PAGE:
Saturday, April 11, 2020

Reimagining Holy Week (5) - Easter Vigil

Because of this year's unique circumstances, this will be the first of my 10 years as pastor that I have not celebrated the Easter Vigil - and probably the first time in over 50 years that I have not experienced the Vigil personally. This enforced distance from the Vigil makes it even easier to reconsider it today. And, of all of Holy Week, it is perhaps the Vigil that is most pastorally problematic and most in need of reimagining.

Many aspects of the traditional Easter Vigil were very ancient, among them its baptismal character, which remained in evidence long after adult baptisms had ceased to be the norm and no one was being baptized anymore at the Vigil. Presumably Gallican in origin, the addition of the blessing of the new fire and the Paschal Candle to the traditional baptismal vigil created a unique combination of elements. The familiar story of Saint Patrick's famous lighting of the Easter fire in Ireland highlights the inherent popular appeal of that particular addition to the vigil.  If the Vigil had continued to be celebrated at night instead of being anticipated on Saturday morning, the fire and the candle could conceivably have made it a more popular event.

But, of course, for most of the second millennium at least, the entire lengthy vigil - fire candle, 12 "prophecies," the blessing of the baptismal water and font, the Litany, and finally the Mass (which concluded with a truncated version of Vespers) all took place early in the morning with next to nobody in attendance. It was to remedy that odd situation that Pius XII's Holy Week reforms were put in place - resulting for at least a brief period of some modest interest in the Vigil on the part of those disposed to attend "extra" Church services. The first Easter Vigil I ever attended - around 1960 or so - was that reformed Vigil. I am sure much of its appeal was its uniqueness, its nocturnal setting, etc. What I remember liking most of all were the Exsultet and the ringing of the bells. Some 60 years later, these remain my favorite parts of the Vigil.

Of course, there were no baptisms at the Vigil back then. The reformed Vigil of the 1950s introduced a totally new element - the renewal of Baptismal Promises - which was, I think, rather well received. While some liturgical scholars deplored this obviously modern intrusion into such an ancient rite, others recognized it as an attempt to retrieve the baptismal significance of the Vigil in a way modern Catholics could experience  as authentic. 

But then came the RCIA, and more and more parishes started celebrating baptisms at the Vigil - so much so that the baptisms have so come to dominate that one might be forgiven for forgetting that the main focus is supposed to be the Resurrection. As attendance at the Vigil has continued to decline, it seems as if most of those present are there because of some connection with those to be initiated or with the process. That is not necessarily a bad thing. Bringing new people into the Church is important - very important. But it means that the Easter Vigil is increasingly like when the Bishop comes for confirmation - a big event at which much of the congregation are there for a special sacramental moment, while most "regular" parishioners are absent. It hardly functions as the parish's celebration of the Resurrection.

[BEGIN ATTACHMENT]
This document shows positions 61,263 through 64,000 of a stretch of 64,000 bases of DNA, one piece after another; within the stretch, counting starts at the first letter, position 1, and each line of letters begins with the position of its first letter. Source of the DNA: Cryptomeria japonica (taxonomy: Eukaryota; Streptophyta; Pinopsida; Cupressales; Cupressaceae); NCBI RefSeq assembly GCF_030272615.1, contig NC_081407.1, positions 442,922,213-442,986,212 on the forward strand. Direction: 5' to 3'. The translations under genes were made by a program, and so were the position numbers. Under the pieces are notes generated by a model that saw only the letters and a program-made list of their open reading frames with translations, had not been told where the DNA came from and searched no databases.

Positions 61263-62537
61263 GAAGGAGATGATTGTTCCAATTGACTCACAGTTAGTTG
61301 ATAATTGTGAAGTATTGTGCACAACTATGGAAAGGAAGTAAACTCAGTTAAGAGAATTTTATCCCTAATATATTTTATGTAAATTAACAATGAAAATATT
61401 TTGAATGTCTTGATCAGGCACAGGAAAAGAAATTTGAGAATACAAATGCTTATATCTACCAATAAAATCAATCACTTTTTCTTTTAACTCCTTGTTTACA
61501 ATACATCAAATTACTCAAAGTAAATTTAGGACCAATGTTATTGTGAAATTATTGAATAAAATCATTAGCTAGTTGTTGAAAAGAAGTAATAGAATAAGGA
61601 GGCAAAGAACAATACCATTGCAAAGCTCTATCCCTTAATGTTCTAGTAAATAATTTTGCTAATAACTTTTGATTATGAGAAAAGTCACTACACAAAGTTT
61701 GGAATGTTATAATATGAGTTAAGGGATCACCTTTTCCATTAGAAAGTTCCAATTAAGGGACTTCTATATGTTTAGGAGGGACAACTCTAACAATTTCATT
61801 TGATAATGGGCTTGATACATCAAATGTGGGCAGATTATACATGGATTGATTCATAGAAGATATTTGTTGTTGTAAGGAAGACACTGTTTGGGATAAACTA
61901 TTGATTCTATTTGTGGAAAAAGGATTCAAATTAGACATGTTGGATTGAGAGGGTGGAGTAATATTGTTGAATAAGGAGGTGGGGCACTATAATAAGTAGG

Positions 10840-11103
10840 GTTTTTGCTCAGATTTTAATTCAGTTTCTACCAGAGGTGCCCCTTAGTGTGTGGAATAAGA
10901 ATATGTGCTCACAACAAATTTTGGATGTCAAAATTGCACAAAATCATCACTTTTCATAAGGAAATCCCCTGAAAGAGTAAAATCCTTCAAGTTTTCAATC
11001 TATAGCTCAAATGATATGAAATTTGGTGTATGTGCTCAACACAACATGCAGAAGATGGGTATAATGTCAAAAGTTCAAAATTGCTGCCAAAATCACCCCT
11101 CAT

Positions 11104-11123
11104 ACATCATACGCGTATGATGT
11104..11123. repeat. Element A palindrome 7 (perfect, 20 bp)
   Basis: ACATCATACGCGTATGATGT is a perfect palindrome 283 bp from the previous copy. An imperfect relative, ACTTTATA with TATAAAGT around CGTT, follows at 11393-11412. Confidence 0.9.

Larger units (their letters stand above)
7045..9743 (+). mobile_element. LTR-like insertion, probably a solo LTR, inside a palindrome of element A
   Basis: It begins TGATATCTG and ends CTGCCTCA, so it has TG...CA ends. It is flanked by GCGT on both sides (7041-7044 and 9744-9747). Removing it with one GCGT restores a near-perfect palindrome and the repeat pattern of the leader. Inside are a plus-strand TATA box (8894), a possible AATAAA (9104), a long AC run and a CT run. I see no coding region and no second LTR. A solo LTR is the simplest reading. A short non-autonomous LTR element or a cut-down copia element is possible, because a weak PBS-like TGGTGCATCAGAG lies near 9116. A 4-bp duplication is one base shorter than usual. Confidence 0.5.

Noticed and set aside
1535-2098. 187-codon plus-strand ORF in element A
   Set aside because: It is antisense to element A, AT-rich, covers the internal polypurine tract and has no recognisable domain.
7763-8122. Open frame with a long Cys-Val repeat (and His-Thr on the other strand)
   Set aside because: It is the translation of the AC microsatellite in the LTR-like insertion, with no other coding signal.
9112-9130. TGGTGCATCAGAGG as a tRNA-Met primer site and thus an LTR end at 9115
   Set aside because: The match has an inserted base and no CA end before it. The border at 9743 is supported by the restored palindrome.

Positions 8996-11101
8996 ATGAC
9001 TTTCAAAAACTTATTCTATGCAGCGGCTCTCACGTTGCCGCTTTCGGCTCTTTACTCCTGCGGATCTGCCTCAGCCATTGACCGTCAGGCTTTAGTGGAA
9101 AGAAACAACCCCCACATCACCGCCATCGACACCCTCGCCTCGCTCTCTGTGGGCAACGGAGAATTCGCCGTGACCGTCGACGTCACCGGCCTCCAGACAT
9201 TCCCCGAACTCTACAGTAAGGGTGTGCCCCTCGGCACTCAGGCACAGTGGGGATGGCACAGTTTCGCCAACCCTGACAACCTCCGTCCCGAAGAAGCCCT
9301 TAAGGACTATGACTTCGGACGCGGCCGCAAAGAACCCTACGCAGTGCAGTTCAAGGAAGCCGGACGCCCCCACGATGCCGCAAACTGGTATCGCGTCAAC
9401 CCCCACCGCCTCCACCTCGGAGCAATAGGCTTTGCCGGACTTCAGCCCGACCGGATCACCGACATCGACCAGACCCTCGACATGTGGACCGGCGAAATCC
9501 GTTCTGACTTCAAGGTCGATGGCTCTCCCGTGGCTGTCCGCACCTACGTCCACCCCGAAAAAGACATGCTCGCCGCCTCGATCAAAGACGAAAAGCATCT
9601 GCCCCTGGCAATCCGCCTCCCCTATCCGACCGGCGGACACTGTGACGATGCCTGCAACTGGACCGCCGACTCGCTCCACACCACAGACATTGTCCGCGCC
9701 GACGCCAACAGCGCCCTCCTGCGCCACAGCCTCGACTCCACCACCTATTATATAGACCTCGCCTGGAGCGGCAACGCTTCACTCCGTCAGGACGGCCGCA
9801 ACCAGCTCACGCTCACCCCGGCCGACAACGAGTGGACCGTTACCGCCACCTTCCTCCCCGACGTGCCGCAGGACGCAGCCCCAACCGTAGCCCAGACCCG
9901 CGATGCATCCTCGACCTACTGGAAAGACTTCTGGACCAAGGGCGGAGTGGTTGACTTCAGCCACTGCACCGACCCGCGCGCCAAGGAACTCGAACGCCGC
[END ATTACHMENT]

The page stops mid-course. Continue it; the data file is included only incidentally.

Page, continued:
That function is, of course, performed by the Easter morning Mass - typically the best attended of the year. The American option to repeat the Renewal of Baptismal Promises on Easter Sunday reflects that reality, allowing all to participate in the most pastorally relevant aspect of the Vigil, which otherwise most would never experience at all.

Historically, the Easter Vigil Mass, while an anticipation of Easter, was not quite the same as Easter. Perhaps the biggest mistake of the 20th-century reforms was to treat the Vigil Mass as an alternative to attending Mass on Easter. (I always encourage those entering the Church at the Vigil to come back again on Easter morning and join in worship with the wider parish community.) 

Since the precedent has already been set that a rite so historic and ancient as the Easter Vigil can be altered at will, maybe it is time to reform it again as an event focused mainly on those to be baptized (those actually there). Let it be celebrated earlier in the evening and sufficiently shorted so as to be less of a burden and more of a joyful experience. 

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